1st War Games Observed Under East-West Pact

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Times Staff Writer

The first military exercise to be held under the 1986 Stockholm agreement on security and confidence-building measures in Europe took place last week in western Czechoslovakia not far from the West German border, watched by at least a dozen official observers from Western countries, NATO authorities said Sunday.

In addition, Warsaw Pact nations have officially notified all North Atlantic Treaty Organization powers and all other European nations except Albania of the dates, size of forces and map locations for 31 other sets of maneuvers or field exercises that they will be holding during 1987. Eighteen of these will be in the Soviet Union.

For their part, the NATO countries have given similar notices of 19 major field exercises that are planned during the year, and neutral and nonaligned states have given notice of five, three of the latter in Switzerland and one each in Austria and Yugoslavia.


Some Nations Excluded

Nations with no military maneuvers planned, or with exercises that are too small to require notification under the Stockholm agreement, include Romania, Belgium, Canada, Denmark, Portugal, Finland, Sweden, Spain, Greece, Italy and the Netherlands.

The notifications were all given under terms of the Stockholm agreement concluded last September after nearly two years of negotiations.

The accord requires all nations with military forces in continental Europe from the Atlantic to the Urals to give notice by Nov. 15 each year of any military exercises planned for the coming year that involve more than 13,000 ground troops. They are then required to invite military observers from all other signatory countries to attend any exercises in which more than 17,000 men or 300 tanks will be used.

Last week’s maneuver by the Czechoslovak army was the first to take place in the “observable category.” It involved units of a motorized infantry division against an armored division in what was officially described as “opposed forces divisional tactical exercise to improve combat readiness.” The maneuver took place in the vicinity of the town of Karlovy Vary (formerly Carlsbad), about 75 miles west of Prague and within 25 miles of the West German border.

Deployment on Both Sides

This is an area of heavy military deployment on both sides, with a major American training area in West Germany at Grafenwoehr, about 20 miles from the border on the Western side.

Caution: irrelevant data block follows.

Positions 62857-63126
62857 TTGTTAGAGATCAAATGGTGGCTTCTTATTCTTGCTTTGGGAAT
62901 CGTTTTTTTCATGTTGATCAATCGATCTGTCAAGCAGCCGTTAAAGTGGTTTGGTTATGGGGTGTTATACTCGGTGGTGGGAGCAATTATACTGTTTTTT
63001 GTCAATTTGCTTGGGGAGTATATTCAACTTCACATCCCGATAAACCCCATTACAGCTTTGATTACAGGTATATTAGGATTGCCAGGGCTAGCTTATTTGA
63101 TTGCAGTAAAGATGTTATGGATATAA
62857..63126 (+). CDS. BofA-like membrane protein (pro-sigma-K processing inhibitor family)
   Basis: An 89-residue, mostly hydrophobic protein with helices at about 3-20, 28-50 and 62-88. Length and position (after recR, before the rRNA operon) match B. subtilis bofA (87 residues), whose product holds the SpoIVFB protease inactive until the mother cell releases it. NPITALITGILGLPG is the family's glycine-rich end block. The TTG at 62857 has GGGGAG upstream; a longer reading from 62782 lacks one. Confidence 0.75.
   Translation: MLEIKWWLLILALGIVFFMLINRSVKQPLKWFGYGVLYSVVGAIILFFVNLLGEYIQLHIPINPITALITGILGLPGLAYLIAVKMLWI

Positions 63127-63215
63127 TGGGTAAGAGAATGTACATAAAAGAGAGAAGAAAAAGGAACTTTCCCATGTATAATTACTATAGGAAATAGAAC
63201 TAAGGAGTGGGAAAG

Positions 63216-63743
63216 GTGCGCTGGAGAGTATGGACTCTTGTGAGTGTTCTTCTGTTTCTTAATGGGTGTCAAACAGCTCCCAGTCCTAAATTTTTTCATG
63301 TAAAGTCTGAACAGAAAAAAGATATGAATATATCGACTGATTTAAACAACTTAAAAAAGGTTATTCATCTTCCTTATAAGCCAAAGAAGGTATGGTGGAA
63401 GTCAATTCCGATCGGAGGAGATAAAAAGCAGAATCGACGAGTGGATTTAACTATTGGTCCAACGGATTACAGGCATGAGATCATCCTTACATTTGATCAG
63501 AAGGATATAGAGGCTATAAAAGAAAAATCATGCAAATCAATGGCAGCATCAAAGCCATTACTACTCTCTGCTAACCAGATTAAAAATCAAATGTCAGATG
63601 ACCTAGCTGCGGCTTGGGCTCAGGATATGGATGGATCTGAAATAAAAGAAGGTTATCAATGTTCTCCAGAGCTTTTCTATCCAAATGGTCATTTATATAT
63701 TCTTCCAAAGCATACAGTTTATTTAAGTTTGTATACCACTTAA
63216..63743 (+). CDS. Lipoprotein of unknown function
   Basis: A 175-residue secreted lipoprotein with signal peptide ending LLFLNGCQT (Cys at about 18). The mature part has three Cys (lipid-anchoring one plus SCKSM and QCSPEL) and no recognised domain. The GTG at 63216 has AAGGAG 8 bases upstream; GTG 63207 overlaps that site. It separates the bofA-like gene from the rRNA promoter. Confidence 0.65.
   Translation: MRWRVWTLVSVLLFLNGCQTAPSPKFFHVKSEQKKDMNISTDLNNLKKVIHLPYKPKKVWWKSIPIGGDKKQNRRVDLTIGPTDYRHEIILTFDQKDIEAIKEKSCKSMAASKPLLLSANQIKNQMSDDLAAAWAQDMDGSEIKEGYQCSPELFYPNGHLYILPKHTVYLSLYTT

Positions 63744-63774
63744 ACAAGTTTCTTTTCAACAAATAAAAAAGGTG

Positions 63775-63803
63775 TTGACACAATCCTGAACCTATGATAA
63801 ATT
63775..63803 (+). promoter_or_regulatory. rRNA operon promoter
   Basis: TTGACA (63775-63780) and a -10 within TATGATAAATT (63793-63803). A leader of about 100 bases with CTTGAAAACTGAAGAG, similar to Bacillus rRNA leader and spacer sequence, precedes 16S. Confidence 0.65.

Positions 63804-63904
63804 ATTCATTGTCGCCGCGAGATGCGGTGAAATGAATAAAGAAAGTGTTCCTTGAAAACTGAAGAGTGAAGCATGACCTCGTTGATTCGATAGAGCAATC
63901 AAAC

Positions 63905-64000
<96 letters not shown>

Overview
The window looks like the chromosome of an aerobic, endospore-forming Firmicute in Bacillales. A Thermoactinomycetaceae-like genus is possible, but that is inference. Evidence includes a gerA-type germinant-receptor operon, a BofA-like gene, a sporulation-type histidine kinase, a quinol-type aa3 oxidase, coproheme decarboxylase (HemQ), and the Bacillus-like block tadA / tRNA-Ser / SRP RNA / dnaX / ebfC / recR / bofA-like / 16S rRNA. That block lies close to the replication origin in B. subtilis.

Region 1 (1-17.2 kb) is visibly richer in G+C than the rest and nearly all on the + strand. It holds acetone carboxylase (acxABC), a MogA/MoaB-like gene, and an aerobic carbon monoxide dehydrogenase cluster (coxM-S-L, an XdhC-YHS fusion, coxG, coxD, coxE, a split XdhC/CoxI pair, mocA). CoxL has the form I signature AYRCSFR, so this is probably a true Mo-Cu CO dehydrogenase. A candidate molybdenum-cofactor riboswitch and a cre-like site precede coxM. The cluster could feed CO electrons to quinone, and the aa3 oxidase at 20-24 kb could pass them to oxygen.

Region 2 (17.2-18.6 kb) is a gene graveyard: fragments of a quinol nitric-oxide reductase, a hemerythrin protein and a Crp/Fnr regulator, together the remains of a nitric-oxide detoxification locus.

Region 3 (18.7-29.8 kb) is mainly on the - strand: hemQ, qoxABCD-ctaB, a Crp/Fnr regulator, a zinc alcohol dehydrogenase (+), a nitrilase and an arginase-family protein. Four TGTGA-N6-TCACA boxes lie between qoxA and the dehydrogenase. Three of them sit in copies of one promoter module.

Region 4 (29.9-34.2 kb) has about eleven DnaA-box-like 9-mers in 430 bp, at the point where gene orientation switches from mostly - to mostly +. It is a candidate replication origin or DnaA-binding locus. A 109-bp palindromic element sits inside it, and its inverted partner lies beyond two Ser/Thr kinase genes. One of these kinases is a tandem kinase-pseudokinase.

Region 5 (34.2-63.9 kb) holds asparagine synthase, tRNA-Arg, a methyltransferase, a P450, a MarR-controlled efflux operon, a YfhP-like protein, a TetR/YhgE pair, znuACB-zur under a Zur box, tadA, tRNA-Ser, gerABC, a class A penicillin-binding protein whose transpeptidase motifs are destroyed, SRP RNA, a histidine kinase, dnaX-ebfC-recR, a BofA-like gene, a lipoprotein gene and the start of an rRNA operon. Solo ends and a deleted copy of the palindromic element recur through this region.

Since arrangements to send observers to attend the maneuvers are a bilateral matter between governments, it was not yet known at NATO headquarters in Brussels exactly how many observers from NATO countries were actually in the field during the Czechoslovak maneuver, but it was believed that at least six NATO countries sent the permitted two observers each. Eventually, these observer reports are expected to be circulated to the NATO military committee, the coordinating and planning body of the alliance.


Until there has been some solid experience by observers over a full year of attending exercises in various Warsaw Pact countries, it will be impossible to say how well the “confidence building” is actually working. But in the meantime, sources at NATO headquarters say that the notification procedures have gone very well. In fact, the Warsaw Pact powers have given notice of slightly more exercises than the NATO military authorities had expected.

The Soviet Union will be holding 13 exercises in the “notifiable category” of 13,000 men or more and five exercises with more than 17,000 to which observers will be invited. One of these will be deep in Soviet territory in Transcaucasia, between the Black Sea and the Caspian Sea, to be held in September, 1987.

Bulgaria and Hungary will each be holding two exercises without observers. Czechoslovakia will hold three in all, with observers attending two of them. East Germany plans five exercises, three to be attended by observers, and Poland will hold two exercises, both with observers present.

U.S. to Hold 5 Exercises

On the NATO side, the United States has announced five exercises, all to be held in Germany, with observers from the Warsaw Pact to be invited to four of them. France and West Germany will each hold two exercises in the lower 13,000 category and two above 17,000 men, with observers present. Norway will stage one exercise without observers. Turkey will have one exercise with observers present. Britain will hold four exercises, three of them to be attended by observers.

Everything now depends on what actually happens in the field, but at least for the first time it is going to be possible for any country in Europe to send its own military officers all the way to Transcaucasia to watch the Red Army perform. How much they will be allowed to see when they get there is another matter, but at least they will see more than they have ever seen before.